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Tough as nails: An exclusive UFC interview with Clay "The Carpenter" Guida

Clay Guida.

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Clay Guida (21-7) may be one of the best fighters you've never heard of.

But not for long.

At UFC 72, Guida faces a very tough Tyson Griffin, who at 8-1 has notable TKO wins over WEC featherweight champion Urijah Faber and dangerous striker Duane Ludwig.

A win over Griffin would give Guida much deserved airtime on a future pay-per-view or televised fight card. He may have dropped a razor-thin decision to Din Thomas at Fight Night 8, but his performance that night, as well as the one against Justin James at UFC 64 (which he won), is what puts "The Carpenter" on the precipice of mainstream recognition.

Defeating Griffin would almost certainly push him past it.

I caught up with Clay just after a training session for his upcoming bout at UFC 72. Like most fighters he was very well mannered and spoke with a calm authority.

Aside from being open and candid with his answers, he was also genuinely down-to-earth. We covered everything from life as a commercial fisherman to being passed over as a contestant on The Ultimate Fighter 5.

Jesse Holland (UFCmania): Clay, first and foremost thank you for taking time out of your schedule to check in with UFCmania. You're scheduled to face Tyson Griffin this Saturday at UFC 72. Tell us about your training. Do you have an answer for his wrestling?

Clay Guida: My answer is to outwrestle him. He's got good partners and a good camp. But I usually outwrestle the good wrestlers because I have a great wrestling background myself. I've been wrestling since I was five and I won a national title at Harper College. This is a key fight for both of us. It should be exciting.

Jesse Holland (UFCmania): Do you find yourself relying on your wrestling to the point where you might overlook other aspects of training?

Clay Guida: Definitely not. Wrestling is the foundation for me but I train very hard in all the disciplines. I'm working on my striking and Muay Thai. You have to be well-rounded to survive against today's talent. People sometimes don't realize that's not such an easy task. A baseball player only has to master one position. Imagine if they had to master all nine? That's kind of what it's like training for the UFC.

Jesse Holland (UFCmania): Do you train differently before a fight than you normally would?

Clay Guida: I don't change the way I train prior to a fight - I just pick up the intensity.

Jesse Holland (UFCmania): What about after a loss?

Clay Guida: Chuck Liddell once said why change what got you to the game and I firmly believe that.

Jesse Holland (UFCmania): What's your favorite part of training?

Clay Guida: Sparring with your buddies. They push you and you push them. It's great because you get to test each other's limits.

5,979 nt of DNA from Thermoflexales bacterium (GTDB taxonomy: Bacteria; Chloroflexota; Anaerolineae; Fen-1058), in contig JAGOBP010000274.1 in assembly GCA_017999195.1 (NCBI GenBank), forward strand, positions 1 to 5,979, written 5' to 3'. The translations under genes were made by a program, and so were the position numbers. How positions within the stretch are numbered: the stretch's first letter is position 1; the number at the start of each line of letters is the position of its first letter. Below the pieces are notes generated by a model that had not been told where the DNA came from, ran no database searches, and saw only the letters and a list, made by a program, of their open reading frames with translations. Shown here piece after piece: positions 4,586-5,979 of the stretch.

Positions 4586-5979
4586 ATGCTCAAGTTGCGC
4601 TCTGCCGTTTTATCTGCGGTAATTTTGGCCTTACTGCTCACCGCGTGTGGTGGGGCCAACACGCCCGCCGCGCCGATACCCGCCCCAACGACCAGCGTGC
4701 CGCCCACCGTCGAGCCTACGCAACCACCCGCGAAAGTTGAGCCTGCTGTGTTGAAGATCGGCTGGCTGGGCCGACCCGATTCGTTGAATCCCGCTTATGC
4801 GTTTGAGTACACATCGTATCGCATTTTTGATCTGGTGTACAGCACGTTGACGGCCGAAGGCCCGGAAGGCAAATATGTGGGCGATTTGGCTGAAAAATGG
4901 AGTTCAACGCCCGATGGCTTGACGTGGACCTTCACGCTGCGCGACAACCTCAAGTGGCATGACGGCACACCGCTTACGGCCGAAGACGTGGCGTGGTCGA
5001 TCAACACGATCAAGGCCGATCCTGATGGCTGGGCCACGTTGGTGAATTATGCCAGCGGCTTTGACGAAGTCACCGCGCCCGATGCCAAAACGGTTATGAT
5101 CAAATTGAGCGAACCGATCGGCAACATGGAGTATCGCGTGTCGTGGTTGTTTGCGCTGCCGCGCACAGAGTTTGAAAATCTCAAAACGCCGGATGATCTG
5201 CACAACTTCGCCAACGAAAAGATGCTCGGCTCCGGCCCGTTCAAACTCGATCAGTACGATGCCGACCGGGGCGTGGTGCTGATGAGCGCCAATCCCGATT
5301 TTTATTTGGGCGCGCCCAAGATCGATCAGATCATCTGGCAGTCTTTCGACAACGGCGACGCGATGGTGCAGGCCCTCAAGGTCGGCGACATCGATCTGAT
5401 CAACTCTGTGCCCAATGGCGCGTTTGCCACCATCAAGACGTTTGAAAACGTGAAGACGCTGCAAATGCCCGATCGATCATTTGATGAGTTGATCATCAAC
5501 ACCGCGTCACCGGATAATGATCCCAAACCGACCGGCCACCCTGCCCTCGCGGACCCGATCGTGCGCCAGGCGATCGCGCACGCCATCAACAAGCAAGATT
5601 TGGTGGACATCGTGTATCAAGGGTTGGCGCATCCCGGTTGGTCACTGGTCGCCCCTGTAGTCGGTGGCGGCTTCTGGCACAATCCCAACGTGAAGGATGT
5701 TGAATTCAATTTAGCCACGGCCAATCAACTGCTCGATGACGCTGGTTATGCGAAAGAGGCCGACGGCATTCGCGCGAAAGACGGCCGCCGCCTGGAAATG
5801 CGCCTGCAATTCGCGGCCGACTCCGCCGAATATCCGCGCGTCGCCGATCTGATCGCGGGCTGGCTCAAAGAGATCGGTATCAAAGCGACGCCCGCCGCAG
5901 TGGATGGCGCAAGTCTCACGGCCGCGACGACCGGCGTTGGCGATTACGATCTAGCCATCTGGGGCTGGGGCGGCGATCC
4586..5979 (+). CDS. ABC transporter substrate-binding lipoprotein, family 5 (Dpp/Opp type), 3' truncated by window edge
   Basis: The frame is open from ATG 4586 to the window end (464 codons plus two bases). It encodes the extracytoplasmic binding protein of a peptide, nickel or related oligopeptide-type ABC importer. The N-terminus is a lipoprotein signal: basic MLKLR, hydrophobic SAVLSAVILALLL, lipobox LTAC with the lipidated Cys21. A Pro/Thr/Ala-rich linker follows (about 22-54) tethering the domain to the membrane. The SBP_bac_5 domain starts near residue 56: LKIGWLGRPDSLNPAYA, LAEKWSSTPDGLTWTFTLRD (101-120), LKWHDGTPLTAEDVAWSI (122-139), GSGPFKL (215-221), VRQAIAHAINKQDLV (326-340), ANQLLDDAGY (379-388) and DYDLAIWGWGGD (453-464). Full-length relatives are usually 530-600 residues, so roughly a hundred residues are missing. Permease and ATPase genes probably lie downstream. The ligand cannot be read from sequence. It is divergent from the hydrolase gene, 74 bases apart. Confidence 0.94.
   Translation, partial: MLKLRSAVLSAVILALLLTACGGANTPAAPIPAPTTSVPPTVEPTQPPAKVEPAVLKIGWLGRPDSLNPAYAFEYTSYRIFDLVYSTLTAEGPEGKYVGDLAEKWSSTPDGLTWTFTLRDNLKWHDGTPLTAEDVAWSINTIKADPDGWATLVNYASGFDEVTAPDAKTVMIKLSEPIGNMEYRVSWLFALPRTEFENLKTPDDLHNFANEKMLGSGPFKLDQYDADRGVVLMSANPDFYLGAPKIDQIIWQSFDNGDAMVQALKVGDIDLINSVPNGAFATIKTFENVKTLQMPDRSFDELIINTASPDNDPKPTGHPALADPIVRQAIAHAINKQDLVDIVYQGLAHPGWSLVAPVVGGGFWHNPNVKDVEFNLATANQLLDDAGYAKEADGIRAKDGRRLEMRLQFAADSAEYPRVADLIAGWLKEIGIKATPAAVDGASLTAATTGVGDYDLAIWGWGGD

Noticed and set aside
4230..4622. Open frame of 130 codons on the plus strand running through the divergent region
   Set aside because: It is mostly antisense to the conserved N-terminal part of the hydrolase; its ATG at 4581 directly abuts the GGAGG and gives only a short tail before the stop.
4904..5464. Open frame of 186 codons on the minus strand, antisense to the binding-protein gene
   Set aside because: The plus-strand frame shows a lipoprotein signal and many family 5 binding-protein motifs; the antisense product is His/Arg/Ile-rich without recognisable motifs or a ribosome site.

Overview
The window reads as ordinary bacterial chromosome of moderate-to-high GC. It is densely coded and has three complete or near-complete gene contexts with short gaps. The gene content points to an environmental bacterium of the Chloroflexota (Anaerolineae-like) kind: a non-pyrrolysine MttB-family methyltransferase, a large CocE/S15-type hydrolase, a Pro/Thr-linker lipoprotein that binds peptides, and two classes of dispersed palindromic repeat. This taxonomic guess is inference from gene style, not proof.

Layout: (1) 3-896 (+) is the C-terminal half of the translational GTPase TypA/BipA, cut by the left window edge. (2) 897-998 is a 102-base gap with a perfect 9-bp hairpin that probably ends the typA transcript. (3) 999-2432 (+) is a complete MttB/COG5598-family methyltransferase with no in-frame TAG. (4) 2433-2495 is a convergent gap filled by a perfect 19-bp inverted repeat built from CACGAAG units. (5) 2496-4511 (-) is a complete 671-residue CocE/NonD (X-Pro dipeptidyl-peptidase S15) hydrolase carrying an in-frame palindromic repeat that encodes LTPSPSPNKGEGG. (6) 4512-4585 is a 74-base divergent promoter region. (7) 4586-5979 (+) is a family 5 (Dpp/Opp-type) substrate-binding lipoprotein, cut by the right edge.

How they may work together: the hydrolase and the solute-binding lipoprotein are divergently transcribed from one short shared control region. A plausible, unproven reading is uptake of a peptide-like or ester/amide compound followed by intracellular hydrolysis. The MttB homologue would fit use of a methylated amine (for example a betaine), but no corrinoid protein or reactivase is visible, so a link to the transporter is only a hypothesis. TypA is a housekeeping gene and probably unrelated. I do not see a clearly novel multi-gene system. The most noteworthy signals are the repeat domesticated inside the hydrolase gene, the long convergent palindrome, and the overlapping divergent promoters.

Jesse Holland (UFCmania): Your least favorite?

Clay Guida: The overall sacrifice. I'd love to be out on a lake with my friends but I guess it's better than swinging a hammer for eight hours.

Jesse Holland (UFCmania): Does being one of the underrated and possibly overlooked fighters on a pay-per-view card put pressure on you to perform or standout?

Clay Guida: Well I'm used to being the underdog in my fights. I leave the hype to the fans and to the promoters. I just make sure I go out there and have fun.

Jesse Holland (UFCmania): How did you get started in mixed martial arts (MMA)?

Clay Guida: It was at my brother's pro debut (middleweight Jason Guida). One of the fighters on the card ended up backing out and the promoter made an announcement that he needed a fighter for an exhibition match. I ran over and begged my brother's manager to get me the spot.

Jesse Holland (UFCmania): Wait a second, you're telling me you got pulled out of a crowd to compete? This is like fairytale stuff! Keyboard warriors sit at home and dream up scenarios like this.

Clay Guida: (Laughs) Yeah, I know. This is how we do things in the Midwest! My mom and her best friend were there to see my brother and you can imagine their surprise when I walked out!

Jesse Holland (UFCmania): So what happened?

Clay Guida: Well I took the fight and got choked out in the second round. I thought my wrestling would carry me through and for a while it did. Not long after that I got a call from my brother he was like "Monte Cox needs a guy" so I took my second fight again with no notice. This time I won with a rear naked choke at the end of round one. The crowd went crazy and that was it - I was hooked.

Jesse Holland (UFCmania): What were you doing before you started fighting?

Clay Guida: Unfortunately I didn't get to finish college. I was living on a fishing boat in Alaska working as a commercial fisherman.

Jesse Holland (UFCmania): Alaska? Like Deadliest Catch?

Clay Guida: Yeah, I was out there on a 200 foot troller in the Bering Sea. The only difference was we weren't looking for crabs. I also worked as a carpenter, which in the end turned out to be a huge plus because now one of my biggest sponsors is the Chicago Regional Council of Carpenters. That's where I did my apprentice program.

Jesse Holland (UFCmania): That explains your infamous nickname.

Clay Guida: (Laughs) Yeah, Clay "The Fisherman" just didn't sound right. Actually "The Carpenter" started out as a joke but now I'm embracing it. I'm taking it to the end.

Jesse Holland (UFCmania): It's not so bad. You could have been known as "The Tool Belt."

Clay Guida: (Laughs) Right.

Jesse Holland (UFCmania): So are you at a point where you can sustain yourself as a "Full-time fighter?"

Clay Guida: I've been blessed. I can officially say I make my living as a fighter.

Jesse Holland (UFCmania): What do you think you would be doing if you weren't fighting?

Clay Guida: I'd probably be in a bar 5-6 days a week talking about how fast I can sheet a roof.